Patience and Renewal
It was a relatively slow week with a lot of introspection for me. A bit of a catch-up week, while trying to ease into spring, which is reluctant at best this year! As I enter into a phase of renewal, the planet is doing the same. Both of us doing it very slowly! I have been reading the book Keep Going, the Art of Perseverance by a favorite author, Joseph Marshall. It is inspirational and right on point. I highly recommend it.
They Roared is moving forward, but also slowly. I have learned so much about process, patience, and even a little about writing during this time! We estimate another three to four weeks before it is circulating. I wanted to share one of the characters from that book with you today. Every time I go back over this work, I am awed anew by the courage, bravery, and hutzpah they possessed! I was also delighted by Margaret Phelan’s love of reading!
I hope you enjoy this excerpt from They Roared.
Margaret Phelan was born on September 20, 1923, in Emmetsburg, Iowa, to Budd and Mary Phelan. The family lived on a small farm in a pioneer log cabin. Margaret learned to read when she was very young and became a voracious reader. She tells the story that in her young life she had read every single book on the children’s shelf at her local public library. At that point, she cajoled her mother into surreptitiously checking out adult fiction for her. Determination even at a very young age! Of all the passions Margaret displayed, none was more special than her gift for reading. She shared it with others all her life and continues to inspire us all today. “My real specialty is reading. I have been a bookworm all my life, and I am still at it. Three or four books a week. I hope my eyes will hold to the end.”
Margaret graduated from St. Mary’s Academy in Emmetsburg in 1940. She then attended Clarke College in Dubuque, Iowa, for two years, before going to Burbank, California, where she worked as a designer at a defense plant, for Vega Aircraft Corporation. She was young, full of dreams, and ready for life to be an adventure. Life magazine covered a story on female pilots which caught her eye. Her brother was training to be a pilot with the Army. Why not her? Margaret asked her father to lend her money for a pilot’s license — “Five hundred dollars was a huge amount. I told him I had to do it. And so, he let me have the money. I don’t think I ever did pay it back to him, either.”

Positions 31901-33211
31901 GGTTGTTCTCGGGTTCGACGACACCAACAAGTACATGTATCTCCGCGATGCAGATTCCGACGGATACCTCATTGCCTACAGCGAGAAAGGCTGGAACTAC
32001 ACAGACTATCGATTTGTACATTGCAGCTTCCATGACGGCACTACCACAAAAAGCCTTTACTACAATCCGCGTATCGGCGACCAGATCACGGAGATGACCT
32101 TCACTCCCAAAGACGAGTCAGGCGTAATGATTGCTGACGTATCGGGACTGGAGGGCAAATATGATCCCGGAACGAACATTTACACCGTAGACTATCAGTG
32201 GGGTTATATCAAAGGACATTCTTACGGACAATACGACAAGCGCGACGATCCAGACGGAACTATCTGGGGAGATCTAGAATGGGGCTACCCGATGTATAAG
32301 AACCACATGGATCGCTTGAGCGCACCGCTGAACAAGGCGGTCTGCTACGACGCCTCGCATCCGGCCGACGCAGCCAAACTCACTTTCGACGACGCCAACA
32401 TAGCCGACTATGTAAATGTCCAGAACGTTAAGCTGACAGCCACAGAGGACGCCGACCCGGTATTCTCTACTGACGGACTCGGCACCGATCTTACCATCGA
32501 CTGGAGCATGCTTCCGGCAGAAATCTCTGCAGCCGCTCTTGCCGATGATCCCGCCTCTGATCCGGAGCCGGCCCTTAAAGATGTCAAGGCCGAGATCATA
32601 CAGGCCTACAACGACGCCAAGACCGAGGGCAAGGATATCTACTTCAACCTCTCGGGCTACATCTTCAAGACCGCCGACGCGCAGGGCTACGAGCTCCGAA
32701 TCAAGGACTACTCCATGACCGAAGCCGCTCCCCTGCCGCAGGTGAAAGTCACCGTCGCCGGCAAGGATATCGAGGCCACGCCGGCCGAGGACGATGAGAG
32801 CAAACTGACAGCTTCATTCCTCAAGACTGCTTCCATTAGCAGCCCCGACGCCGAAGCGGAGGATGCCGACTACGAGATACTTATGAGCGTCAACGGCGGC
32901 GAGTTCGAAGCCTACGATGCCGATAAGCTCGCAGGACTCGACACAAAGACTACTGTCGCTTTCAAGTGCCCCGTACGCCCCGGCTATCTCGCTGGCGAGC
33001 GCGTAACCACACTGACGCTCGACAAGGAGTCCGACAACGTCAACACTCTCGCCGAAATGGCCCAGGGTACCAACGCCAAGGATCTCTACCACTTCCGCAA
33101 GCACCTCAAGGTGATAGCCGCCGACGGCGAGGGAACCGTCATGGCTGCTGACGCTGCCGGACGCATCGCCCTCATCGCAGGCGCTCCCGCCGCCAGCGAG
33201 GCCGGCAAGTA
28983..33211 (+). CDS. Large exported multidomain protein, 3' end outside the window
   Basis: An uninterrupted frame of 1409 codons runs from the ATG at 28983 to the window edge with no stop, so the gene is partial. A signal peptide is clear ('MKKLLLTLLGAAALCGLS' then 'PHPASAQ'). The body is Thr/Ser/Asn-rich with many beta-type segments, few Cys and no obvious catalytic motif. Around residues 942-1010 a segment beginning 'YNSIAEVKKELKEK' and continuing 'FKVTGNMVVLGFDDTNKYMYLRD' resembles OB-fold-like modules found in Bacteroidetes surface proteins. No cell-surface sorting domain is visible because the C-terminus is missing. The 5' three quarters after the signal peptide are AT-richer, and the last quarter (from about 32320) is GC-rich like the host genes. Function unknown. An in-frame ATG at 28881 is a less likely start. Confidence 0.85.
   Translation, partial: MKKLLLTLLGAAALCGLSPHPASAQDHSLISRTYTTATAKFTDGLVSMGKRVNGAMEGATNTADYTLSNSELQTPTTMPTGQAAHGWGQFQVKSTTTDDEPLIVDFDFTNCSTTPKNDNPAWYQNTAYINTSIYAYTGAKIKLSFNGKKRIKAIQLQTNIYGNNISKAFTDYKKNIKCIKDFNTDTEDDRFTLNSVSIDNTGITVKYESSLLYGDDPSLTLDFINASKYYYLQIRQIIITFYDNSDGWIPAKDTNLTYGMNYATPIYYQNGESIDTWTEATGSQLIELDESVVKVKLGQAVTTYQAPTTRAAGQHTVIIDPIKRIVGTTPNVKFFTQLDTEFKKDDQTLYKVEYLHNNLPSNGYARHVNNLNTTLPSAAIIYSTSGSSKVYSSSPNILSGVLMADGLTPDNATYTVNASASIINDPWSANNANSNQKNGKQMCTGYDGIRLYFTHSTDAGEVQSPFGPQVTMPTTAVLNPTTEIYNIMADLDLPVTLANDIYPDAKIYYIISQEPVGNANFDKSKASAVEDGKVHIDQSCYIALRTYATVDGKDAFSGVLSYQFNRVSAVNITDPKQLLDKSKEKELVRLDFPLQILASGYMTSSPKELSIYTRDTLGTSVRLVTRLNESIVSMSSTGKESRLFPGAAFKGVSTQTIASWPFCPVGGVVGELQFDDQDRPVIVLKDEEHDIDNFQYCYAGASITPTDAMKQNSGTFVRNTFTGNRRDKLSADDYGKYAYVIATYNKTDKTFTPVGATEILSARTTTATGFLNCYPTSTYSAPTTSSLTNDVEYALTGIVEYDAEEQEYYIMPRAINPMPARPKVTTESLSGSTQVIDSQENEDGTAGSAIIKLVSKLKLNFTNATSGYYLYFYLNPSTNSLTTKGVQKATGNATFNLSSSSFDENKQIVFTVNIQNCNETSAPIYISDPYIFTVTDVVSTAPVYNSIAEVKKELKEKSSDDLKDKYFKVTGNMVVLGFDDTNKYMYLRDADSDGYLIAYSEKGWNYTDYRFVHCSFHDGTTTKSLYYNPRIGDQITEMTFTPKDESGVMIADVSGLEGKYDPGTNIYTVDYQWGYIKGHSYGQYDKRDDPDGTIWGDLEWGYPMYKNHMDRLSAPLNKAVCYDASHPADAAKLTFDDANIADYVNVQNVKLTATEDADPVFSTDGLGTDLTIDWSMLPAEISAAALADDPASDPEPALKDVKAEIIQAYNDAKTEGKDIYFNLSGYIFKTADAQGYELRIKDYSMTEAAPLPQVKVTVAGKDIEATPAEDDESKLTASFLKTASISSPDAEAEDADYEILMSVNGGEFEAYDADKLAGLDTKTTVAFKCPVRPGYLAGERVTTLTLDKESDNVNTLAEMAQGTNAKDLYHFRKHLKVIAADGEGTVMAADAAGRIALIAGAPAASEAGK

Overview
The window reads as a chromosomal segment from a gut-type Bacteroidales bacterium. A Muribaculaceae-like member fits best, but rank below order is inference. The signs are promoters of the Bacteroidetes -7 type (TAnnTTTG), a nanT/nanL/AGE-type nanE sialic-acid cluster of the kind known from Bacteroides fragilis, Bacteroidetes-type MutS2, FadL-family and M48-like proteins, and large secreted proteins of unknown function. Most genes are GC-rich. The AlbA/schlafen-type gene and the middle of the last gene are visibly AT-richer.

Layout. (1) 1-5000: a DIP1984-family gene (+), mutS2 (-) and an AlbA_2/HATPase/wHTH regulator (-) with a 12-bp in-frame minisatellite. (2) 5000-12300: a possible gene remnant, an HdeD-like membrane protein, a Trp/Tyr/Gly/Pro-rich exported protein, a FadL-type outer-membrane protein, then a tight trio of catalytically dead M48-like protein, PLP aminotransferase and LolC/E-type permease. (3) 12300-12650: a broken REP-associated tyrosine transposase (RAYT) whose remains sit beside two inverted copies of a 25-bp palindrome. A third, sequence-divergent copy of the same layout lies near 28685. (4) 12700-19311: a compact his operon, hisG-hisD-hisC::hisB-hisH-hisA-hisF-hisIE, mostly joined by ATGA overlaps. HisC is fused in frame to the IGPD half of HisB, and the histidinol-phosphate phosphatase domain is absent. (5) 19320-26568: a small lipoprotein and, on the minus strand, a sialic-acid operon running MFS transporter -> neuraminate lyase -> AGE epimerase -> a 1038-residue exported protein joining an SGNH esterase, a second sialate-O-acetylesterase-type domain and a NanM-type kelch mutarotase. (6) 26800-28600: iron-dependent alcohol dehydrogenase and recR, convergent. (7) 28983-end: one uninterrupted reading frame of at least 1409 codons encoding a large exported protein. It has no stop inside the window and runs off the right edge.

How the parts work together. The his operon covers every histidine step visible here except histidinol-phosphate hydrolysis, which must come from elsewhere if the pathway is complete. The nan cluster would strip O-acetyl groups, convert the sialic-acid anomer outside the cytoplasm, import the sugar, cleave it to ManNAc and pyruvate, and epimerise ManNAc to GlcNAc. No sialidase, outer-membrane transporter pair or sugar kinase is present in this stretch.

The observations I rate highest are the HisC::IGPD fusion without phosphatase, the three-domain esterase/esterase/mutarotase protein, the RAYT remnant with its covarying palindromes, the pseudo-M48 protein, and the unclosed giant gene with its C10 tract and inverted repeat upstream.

But there was a problem. When Margaret arrived at Avenger Field in Sweetwater, Texas, where the WASP trained, she was half an inch shorter than the five-foot two-inch inch requirement! “I just stood on my tiptoes. Well, there were a lot of other short ones just like me, and we laughed about how we got in.”
Each WASP was required to have a pilot’s license before her application would even be considered. The basic training was essentially the same as that for aviation cadets, but did not include gunnery training and had very little formation flying or aerobatics. The women towed targets for live anti-aircraft artillery practice, simulated strafing missions, and transported cargo. In these roles, the WASP flew almost every type of aircraft flown by the USAAF during World War II. In addition, a few exceptionally qualified women were allowed to test rocket-propelled planes, pilot jet-propelled planes, and work with radar-controlled targets. Although constantly concerned about “washing out,” the percentage of women trainees eliminated compared favorably with the elimination rates for male cadets in the Central Flying Training Command.
Margaret was ferrying an aircraft cross country, somewhere between Arizona and California, when she noticed smoke in the cockpit. Never a good sign she thought. She had been well-trained to bail out if anything went wrong. She knew exactly what to do. The caveat here was that her parachute was way too big for her. They were fitted to the male pilots, who, in most cases, were big strapping guys! “They weren’t fitted to us,” she says. “The force of that air and that speed and everything. Why, that just rips stuff off you. You’d slip right out.” Not a good choice either! She faced a scary and defining moment. “I thought, you know what? I’m not going until I see the flame. When I see actual fire, why, then I’ll jump.” The problem was a burned-out instrument. There never was a flame, and she lived to fly again. When asked later if she had been scared, she replied, “No, I was never scared.”